School is back in session and that means, for a lot of parents, headaches are already starting as children are coming home, dragging in their book-bags, and complaining of too much homework.  Everyone wants their children to succeed in school, but many are lost as to how to actually do this.  Here are some guidelines on how to help you guide your child through the homework process so that they can be a successful Parent Helping Child with Mathstudent.

  • First and foremost, you must get your child on a schedule.  The rule of thumb is that elementary school children can expect 20 to 40 minutes of homework a night while students in middle and high school can expect up to two hours.  So plan for this.  Buy a calendar and schedule in the homework around all of the other activities that your child might have like karate, ballet, baseball, and church.  If your child has a favorite TV show that comes on a certain time each day, put this in to their schedule.  Just like work, fun time needs to be regimented so that they don’t feel like they never have any opportunity to relax.  But once you have established the schedule, it is imperative that you stick to it.
  • A child also needs a place to study.  If you have a family room or den, set aside a desk or table just as a homework area.  This should be a quiet place to work, read, and study, that is also well-lit.  Remove distractions like television and also keep the area as low-traffic  as possible.  Younger siblings with no homework should not be playing in the area and causing distractions.
  • Keep the study area well-stocked with resources.  If your child needs pens, pencils, paper, crayons, scissors, glue and the like for their school work, then chances are you need to keep these on hand at home for their homework.  In addition, you should also keep reference materials, including an internet connected computer if possible, on hand for the child to use if needed.
  • Organization doesn’t just happen at home.  Many schools are now providing children with agendas to write down their homework assignments daily.  In fact, several school systems require parents to initial these agendas daily as a monitoring check of the homework.  If your child’s school doesn’t provide an agenda, buy them one.  It doesn’t have to be elaborate.  Just a small spiral notebook will suffice.  But make sure that they are writing down their assignments each and every day so that they are staying on top of their work.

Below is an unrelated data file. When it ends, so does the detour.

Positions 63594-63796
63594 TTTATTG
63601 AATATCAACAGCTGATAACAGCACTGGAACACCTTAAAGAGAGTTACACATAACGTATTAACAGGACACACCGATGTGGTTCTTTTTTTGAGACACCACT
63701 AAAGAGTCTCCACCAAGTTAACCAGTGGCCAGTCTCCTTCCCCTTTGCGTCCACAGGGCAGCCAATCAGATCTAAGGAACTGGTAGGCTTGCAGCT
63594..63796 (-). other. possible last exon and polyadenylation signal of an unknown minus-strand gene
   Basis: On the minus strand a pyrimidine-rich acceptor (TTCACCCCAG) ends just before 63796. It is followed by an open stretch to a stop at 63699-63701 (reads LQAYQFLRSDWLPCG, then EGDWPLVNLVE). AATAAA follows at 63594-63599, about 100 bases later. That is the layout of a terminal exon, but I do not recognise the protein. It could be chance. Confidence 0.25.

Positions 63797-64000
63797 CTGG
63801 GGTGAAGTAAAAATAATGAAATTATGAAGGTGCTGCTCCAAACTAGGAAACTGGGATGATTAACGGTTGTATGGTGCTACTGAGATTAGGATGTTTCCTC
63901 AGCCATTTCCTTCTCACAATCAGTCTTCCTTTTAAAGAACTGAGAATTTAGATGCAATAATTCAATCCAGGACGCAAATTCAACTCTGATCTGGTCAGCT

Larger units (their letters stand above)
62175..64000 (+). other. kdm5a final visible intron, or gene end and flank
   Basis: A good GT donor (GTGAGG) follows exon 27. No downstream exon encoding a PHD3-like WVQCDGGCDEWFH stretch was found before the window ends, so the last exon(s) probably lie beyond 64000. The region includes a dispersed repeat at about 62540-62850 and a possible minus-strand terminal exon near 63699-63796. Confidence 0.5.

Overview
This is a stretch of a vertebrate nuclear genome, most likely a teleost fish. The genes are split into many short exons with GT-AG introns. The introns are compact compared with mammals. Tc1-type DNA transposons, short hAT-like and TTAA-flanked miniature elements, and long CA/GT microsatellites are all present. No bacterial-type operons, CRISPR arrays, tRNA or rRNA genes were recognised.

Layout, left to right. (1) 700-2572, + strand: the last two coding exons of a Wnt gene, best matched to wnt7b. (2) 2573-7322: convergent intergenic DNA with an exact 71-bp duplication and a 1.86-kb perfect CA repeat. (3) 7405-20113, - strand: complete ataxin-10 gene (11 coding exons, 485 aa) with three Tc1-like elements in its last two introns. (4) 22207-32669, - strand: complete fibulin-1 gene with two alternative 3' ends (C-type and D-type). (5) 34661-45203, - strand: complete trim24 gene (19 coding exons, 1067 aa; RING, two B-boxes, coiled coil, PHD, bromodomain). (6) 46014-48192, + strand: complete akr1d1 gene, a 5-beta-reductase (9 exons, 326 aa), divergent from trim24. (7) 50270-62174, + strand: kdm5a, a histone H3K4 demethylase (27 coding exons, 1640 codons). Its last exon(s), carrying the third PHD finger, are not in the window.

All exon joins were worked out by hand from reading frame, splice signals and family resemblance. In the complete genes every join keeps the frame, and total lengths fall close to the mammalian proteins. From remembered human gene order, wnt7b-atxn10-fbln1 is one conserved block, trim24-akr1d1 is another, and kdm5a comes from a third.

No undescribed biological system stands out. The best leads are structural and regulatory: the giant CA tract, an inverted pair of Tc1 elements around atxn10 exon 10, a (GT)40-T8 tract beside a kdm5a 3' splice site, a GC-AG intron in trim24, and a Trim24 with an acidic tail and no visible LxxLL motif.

• Don’t listen if your child says that they don’t have any homework.  I know, we all remember how great it was to not have any homework and I’m not saying that a child should never have a night off.  But if your child doesn’t have any homework, this would be the perfect time to review with them.  Go over spelling or vocabulary words.  Break out the flashcards and just drill for five or ten minutes over addition or multiplication.  Or give them time to go online and play educational games at websites like Math Nook or Spelling City.
  • Look over your child’s homework.  Once finished, have your child pass everything off to you and look it over to see that it is done completely and correctly.  This will not only help with completion and accuracy, but it will also show your child that you are legitimately interested in his or her success.
  •  Set the tone in your household.  Whenever you can, turn off the television and sit down with a book.  Let your child see that you value education and knowledge.  Even if you hated a subject like math, don’t ever admit to that or call a subject “boring” because your children will pick up on that mentality.

If you do all of these things, there is no guarantee that your child will graduate as class valedictorian.  But you will see a marked increase in his or her grades and a significant improvement in attitude toward learning.  Remember, you are ultimately your child’s first teacher and you need to help them in this regard.